Robert Maier began working with John Waters for the film Female Trouble (my second favourite John Waters film next to Polyester). Waters had just completed his infamous film Pink Flamingos, and Maier was working at the UMBC (University of Maryland, Baltimore County) film department. John Waters was “hungry to find people who would help make his next movie,” and Robert Maier worked in the department with all the equipment. But their relationship went beyond being in the right place at the right time. John Waters, Divine (Glenn Milstead) and Robert Maier all “grew up in the Towson, Maryland area” and ”even had a few friends in common.” So it was only natural that Waters and Maier developed both a personal and a working relationship.

The memoir gives the reader some brilliant behind-the-scenes glimpses of the making-of some of John Waters’ films. My personal favourites come from the filming of Female Trouble:

Dealing  with the public on Female Trouble was always exciting. There was no such thing as a film permit in Baltimore. Except for John’s films, no one could remember when a film had shot in Baltimore. Everyone thought it was way too ugly for glamorous movies. Being on the guerilla film crew, watching the shocked, bewildered bystanders was a hoot. One memorable shot was Divine “modeling” on a busy Baltimore street. He was in full drag wearing a shimmering blue sequined gown, with a big hairdo and Van Clarabelle make-up. We filmed him from the window of a slowly-moving car, so bystanders on the street were clueless. Their reactions were as if Divine had been dropped from a flying saucer and was having an epileptic fit. Not a soul would think it was a scene from a movie.

And if you’ve seen the film, that scene of Divine happily tripping along the streets of Baltimore, is one of my all-time favourite film sequences. It really has to be seen to be believed. Half the fun is Divine, and as Maier points out, the other half is watching the reactions of bystanders.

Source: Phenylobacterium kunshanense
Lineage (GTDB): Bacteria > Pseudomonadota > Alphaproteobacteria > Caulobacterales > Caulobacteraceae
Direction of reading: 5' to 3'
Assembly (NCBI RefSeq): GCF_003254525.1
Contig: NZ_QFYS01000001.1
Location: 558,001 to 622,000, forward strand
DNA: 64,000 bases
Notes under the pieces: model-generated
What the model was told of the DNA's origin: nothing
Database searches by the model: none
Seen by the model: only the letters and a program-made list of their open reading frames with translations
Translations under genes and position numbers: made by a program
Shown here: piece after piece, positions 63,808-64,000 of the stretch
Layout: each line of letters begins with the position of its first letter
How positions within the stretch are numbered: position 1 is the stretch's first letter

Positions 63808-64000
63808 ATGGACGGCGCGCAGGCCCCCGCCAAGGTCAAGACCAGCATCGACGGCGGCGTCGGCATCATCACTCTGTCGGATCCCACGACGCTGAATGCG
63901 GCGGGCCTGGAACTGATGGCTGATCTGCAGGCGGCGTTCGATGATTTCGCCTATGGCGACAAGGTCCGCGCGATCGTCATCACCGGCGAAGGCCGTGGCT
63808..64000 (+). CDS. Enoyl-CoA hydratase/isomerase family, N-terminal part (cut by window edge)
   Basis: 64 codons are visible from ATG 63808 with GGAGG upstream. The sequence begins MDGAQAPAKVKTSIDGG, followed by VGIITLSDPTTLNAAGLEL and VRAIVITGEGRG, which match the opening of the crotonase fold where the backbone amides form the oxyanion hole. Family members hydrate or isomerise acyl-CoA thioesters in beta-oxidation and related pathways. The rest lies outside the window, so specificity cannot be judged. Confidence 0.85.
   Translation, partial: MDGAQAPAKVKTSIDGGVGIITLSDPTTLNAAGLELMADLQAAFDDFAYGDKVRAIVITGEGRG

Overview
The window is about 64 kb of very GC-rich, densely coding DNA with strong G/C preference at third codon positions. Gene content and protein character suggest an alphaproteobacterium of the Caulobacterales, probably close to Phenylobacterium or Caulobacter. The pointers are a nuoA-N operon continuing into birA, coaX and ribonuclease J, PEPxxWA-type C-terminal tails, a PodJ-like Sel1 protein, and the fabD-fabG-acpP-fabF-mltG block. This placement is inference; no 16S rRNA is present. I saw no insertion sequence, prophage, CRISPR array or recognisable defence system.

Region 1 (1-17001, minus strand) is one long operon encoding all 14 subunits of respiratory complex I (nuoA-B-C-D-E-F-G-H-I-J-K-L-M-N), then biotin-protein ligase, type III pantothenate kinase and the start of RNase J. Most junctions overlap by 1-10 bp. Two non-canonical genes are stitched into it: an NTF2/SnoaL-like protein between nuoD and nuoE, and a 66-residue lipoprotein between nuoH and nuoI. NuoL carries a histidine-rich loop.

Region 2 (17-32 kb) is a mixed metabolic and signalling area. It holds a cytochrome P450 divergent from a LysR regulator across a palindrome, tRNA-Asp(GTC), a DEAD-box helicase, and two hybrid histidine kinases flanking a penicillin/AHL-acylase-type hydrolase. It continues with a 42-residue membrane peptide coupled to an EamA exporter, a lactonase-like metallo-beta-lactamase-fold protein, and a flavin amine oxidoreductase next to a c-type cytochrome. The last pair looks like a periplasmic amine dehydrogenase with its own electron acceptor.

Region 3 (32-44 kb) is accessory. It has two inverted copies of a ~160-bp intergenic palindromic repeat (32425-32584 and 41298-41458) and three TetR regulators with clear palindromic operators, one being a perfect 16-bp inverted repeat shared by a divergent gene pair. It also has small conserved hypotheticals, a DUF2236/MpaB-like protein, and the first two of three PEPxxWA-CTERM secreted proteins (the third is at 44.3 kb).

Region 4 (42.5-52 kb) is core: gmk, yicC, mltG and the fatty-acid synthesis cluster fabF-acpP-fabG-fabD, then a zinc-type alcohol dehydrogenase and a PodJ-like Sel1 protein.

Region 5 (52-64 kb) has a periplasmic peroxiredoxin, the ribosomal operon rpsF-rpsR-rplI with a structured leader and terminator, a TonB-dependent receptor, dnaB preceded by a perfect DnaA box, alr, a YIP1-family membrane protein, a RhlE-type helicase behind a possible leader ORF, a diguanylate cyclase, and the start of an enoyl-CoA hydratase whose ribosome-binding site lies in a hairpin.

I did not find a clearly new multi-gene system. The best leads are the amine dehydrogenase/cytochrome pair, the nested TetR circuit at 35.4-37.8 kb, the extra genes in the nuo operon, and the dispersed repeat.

In another section, Maier describes an earlier scene from Female Trouble:

The Christmas tree scene, where Divine beats up his parents, topples the tree, stomps on his presents, and then runs away because he didn’t get cha-cha heels, was a memorable location shot. The runaway setup required our small crew to perch behind a bush outside the house. We had a very small profile, so the neighbours had no idea a movie was being shot in their quiet neighbourhood on that cool Sunday morning.

When Divine burst out the front door, howling at the top of his lungs, in his sheer neon-green nightie, we saw neighbors peeking out their front windows, wondering what the hell was going on. The next set-up was even better when Dawn’s father flew out the door screaming, “Dawn Davenport come back here! You’re going straight to a home for girls. I’m calling the juvenile authorities right now!”

Well with those sorts of descriptions, it’s easy to imagine what happened on a formerly quiet Baltimore street in the wee morning hours.

Low Budget Hell is full of these sorts of hilarious memories and details, but there are some reminiscences that aren’t so funny. Maier describes John Waters unflatteringly as a harsh taskmaster, driving the non-union film crew all day long with no lunch break and with the mantra “dollar, dollar, dollar.” Maier comments on Waters’ film style and more than once compares him to Ed Wood while acknowledging that he was “fascinated with how John worked.” Maier recounts grueling schedules and the incredible personal sacrifices made along the way. As his career shifted from working with John Waters, he  shares rich memories of Jean-Michel Basquait and the Coen Brothers who slept on the floor of his editing offices while they made Blood Simple.

I’ve read almost all of John Waters’ books (I have a few autographed copies) and I’ve also read two books about Divine: Not Simply Divine by Bernard Jay and My Son Divine by his mother Frances Milstead, so I wasn’t too surprised that while John Waters made bigger budget films (through New Line Cinema), Robert Maier didn’t make a smooth transition to the more lucrative big-time. A few sentences have a bitter edge, and that’s perhaps inevitable. After finishing the book, I stopped and asked myself how I’d feel if I’d had the same experiences and I concluded that I’d feel about the same.

This is a lively, unique memoir for fans of low-budget cinema or for those who want a behind-the scenes look. The memoir shows film-making as a hard, sometimes cut-throat field where those willing to step on others or shift the shit to someone else thrive, and while the book doesn’t directly ask: ‘just how much are you willing to sacrifice to join the ranks of the extremely wealthy and fabulously famous?’ the question is there, nonetheless, on every page.